The Contrast

The Contrast
Lift Big, Sing Big, Look Great Doing It.

Saturday, April 25, 2015

The AM/PM Split

I've gone through numerous training methods the past couple of years, some of which I recommend, others which were wastes of time and I have deemed "good life experience."

I used to be a regular practitioner of two a day training, and although when I first began this type of training I was on a very aggressive high volume, chase the pump style training, I've refined my ideas and my programming to get the most out of my ideas.


  1. This type of training is not for everyone. This type of training is probably best used by a lifter who is an intermediate lifter, well past the "new to lifting" phase, approaching at least 3 years of experience where you're not having to remind yourself how to do certain movements.
  2. You either need a very flexible or a very awkward lifestyle in order to make it to the gym twice in the same day. If you're a student who has close access to a gym and time between classes, if you have an office training center and have an ample break to wreck a training session mid day, or you're financially VERY well off and choose to live out your life making hella gainz.
  3. Only implement this style of training if you're going to have ample amounts of recovery, meaning lots of calories, lots of rest, mobility work, all that PT supple leopard b.s. that keeps people moving well and still lifting frequently. In the examples I give below you only have 3 training days per week and Do the Big Three every training day, but you rest at least 36 hours before your next session.

The Rationale:

It's difficult to put in the kind of mental focus, mind muscle connection and the mental tenacity required of a decent pump, high volume sesh when you've just spent the majority of that energy ensuring that you won't be crushed by the big movers. The central nervous system is spent and ready to quit by the time a person gets to their "accessory" and weak point work, and the lifts that follow the big fun hauls tend to suffer.

The greatest factor in Hypertrophy is accumulated volume. More volume means more time under tension, more reps and sets, which means Mo' Muscle. But it's easier to accumulate it if there is a base of strength. Doing 8-12 reps with 250lbs will yield a higher volume than doing 8-12 reps with 80lbs. This is why this training style is so effective, you're acquiring strength and volume in the morning, then you're accumulating even more volume in the afternoon/evening and working on more factors that contribute towards Hypertrophy.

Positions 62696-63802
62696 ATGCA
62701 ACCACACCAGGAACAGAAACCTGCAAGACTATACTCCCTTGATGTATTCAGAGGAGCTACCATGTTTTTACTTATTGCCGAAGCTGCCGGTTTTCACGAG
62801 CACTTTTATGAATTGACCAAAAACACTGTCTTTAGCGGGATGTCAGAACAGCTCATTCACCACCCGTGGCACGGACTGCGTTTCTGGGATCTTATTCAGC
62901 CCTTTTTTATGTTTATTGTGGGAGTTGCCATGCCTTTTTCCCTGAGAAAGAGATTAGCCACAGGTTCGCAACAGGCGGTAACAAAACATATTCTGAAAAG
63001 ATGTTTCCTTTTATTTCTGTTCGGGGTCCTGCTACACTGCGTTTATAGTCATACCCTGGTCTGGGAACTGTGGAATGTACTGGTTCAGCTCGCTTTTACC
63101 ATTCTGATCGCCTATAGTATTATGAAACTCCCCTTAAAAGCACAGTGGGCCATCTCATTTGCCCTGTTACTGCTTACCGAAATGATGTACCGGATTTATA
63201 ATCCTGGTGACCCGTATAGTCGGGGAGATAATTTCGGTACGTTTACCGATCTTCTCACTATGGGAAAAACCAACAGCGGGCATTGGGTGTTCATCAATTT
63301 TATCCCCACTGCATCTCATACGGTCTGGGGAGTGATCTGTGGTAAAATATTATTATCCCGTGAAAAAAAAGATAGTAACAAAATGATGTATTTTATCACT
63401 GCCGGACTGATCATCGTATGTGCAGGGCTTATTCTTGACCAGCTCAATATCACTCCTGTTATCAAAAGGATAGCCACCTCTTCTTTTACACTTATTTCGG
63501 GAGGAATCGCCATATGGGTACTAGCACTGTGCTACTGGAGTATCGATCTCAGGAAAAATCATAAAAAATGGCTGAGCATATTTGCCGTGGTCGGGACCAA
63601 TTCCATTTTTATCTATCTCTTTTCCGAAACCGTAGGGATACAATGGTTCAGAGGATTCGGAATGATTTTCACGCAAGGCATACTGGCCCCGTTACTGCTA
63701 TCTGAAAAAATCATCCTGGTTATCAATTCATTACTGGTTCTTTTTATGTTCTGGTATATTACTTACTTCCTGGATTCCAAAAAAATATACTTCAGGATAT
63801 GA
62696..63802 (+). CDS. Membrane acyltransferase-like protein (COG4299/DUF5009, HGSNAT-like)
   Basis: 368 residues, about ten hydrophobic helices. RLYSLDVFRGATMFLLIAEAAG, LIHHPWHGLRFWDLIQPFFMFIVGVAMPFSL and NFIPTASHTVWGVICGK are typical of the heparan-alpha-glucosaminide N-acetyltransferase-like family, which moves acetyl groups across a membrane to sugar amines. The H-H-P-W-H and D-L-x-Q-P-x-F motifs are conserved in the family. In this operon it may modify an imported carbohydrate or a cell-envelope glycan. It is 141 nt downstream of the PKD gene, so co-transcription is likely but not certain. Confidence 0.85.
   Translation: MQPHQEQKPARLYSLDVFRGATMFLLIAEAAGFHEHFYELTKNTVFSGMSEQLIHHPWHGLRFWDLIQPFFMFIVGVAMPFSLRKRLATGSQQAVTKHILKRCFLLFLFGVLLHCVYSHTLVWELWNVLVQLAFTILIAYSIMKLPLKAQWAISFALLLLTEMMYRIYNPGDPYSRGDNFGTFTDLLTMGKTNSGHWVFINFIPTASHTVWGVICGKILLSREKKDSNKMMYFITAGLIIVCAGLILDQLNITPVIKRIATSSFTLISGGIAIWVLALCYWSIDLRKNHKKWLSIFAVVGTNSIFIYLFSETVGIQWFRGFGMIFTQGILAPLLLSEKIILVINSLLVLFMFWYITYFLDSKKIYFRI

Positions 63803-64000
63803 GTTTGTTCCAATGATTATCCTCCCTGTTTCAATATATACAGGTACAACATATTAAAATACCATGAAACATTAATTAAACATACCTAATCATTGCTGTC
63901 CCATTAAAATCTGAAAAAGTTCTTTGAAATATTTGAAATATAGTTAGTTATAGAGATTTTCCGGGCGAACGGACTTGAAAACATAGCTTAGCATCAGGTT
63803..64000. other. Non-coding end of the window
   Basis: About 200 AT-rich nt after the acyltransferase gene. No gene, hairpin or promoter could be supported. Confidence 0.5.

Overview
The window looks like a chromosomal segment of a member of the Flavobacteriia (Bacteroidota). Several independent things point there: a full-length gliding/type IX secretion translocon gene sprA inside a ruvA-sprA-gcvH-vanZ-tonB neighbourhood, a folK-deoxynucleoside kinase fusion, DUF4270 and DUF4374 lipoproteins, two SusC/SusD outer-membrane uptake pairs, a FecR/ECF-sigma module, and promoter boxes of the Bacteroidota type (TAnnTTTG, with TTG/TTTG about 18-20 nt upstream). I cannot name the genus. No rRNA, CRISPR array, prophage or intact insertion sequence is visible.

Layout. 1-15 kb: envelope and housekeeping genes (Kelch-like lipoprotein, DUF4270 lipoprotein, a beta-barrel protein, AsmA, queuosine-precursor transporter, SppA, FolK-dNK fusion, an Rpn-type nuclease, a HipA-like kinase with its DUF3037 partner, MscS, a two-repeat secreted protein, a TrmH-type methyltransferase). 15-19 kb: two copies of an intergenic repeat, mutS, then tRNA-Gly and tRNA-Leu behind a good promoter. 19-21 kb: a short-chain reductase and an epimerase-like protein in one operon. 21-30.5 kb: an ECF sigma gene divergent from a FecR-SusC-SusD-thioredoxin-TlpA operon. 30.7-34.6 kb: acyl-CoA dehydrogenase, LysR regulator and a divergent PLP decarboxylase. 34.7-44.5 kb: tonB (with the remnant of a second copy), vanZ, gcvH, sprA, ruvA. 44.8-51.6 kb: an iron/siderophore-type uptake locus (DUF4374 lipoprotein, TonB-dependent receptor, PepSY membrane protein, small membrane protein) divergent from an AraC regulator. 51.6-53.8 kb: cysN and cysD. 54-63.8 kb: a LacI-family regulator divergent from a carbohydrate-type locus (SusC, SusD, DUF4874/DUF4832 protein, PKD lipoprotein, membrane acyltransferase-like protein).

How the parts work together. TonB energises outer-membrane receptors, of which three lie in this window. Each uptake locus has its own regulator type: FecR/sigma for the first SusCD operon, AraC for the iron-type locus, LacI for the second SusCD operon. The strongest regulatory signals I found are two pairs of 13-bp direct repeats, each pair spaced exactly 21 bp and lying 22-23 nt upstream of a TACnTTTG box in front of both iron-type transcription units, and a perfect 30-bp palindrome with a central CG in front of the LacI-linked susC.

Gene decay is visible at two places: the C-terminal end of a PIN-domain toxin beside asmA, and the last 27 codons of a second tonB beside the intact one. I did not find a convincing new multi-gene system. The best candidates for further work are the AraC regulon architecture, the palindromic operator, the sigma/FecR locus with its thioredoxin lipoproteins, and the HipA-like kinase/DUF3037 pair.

Also, if you're like me, you have friends who like lifting but in the words of bros everywhere "They don't lift." Meaning they don't like the Squat and Deadlift (or they fear them for some reason) and much prefer the pretty boy muscles and like to do the traditional bro sessions. Lucky for them, I also love bro lifts and pump sessions. But, I need to get in my strength training in, so I wake in the morning before they have the time to wipe the j├Ągar from their mouths and get in my Power lifts, then I meet up with them later and hit up a mad pump sesh that will wreck them for days to come and help them vomit all of the mistakes they ingested the night before.

I'm being ridiculously facetious, but in all reality, this gives you some flexibility in going to friends with friends, or your special gal or guy and get in more volume but not neglect your true work in the morning.

Now, to the lifting...


The AM: Strength, the Heavy Movers

In my current training I do a variation on a Squat, Press and Deadlift on every training session. It's a program designed to get stronger in the powerlifting style lifts: Squat, Bench, and Deads. In this AM session you will do these lifts....or you could think of it as a Squat, Press, and Heavy Pull.

Only 1 of the lifts you do in the morning session will be a max effort, all out lift, pushing your R.P.E 9-10. The others will be working within that 65-75% and are designed to get in additional volume and technical practice and address the weak points in most lifts.

PM: Hypertrophy, the pm pump sesh

This session is all about getting in volume, the kind of techniques employed in this session include but are not limited to: Drop Sets, Giant Sets, Pyramid Sets, Supersets, sets past failure. Slow eccentric work, tempo sets. Basically the body building book of techniques.

Curls for the girls.

Example 2-a-day Sessions:


Bench Press 75-90%
Pause Squat 65-75%
Deficit Deads 65-75%

Squat (Competition Style of choice) 75-90%
Incline Bench 65-75%
Pause Deads 65-75%

Deads 75-90%
Front Squat 65-75%
Weighted Dips 65-75%


Monday: Chest and Back
Chest Flys
Chins/pull ups
Push up complexes
Pull downs
Rows of all variety

Wednesday: Arms and Shoulders
Presses: Barbell and dumbbell
Shoulder flys and raises
Face pulls
Curls and extensions

Friday: Lower Body
Leg Press
Leg curls
Leg Extension
Goblet Squats
Calf Work
Single Leg Work

I strongly believe that if you're going to do two a day sessions that you don't stick them back to back unless you're a professional athlete and your job is to train. If you have two 2-a-day sessions back to back your strength training in the mornings will suffer, especially if you're giving that pump sesh the hell it deserves. Stick to an every other day training schedule, or put a PM session next to a rest day.

This is by no means a fully fledged out program. There's no inherent progress or periodization written into this, so it's something that could supplement a program that progresses one or all of the big three or a means to break up the assistance work. Do with it whatever you'd like, it is yours for the musing.

Until next time,

Lift Big, Sing Big, and Look Great Doing It.

The Opera Bro

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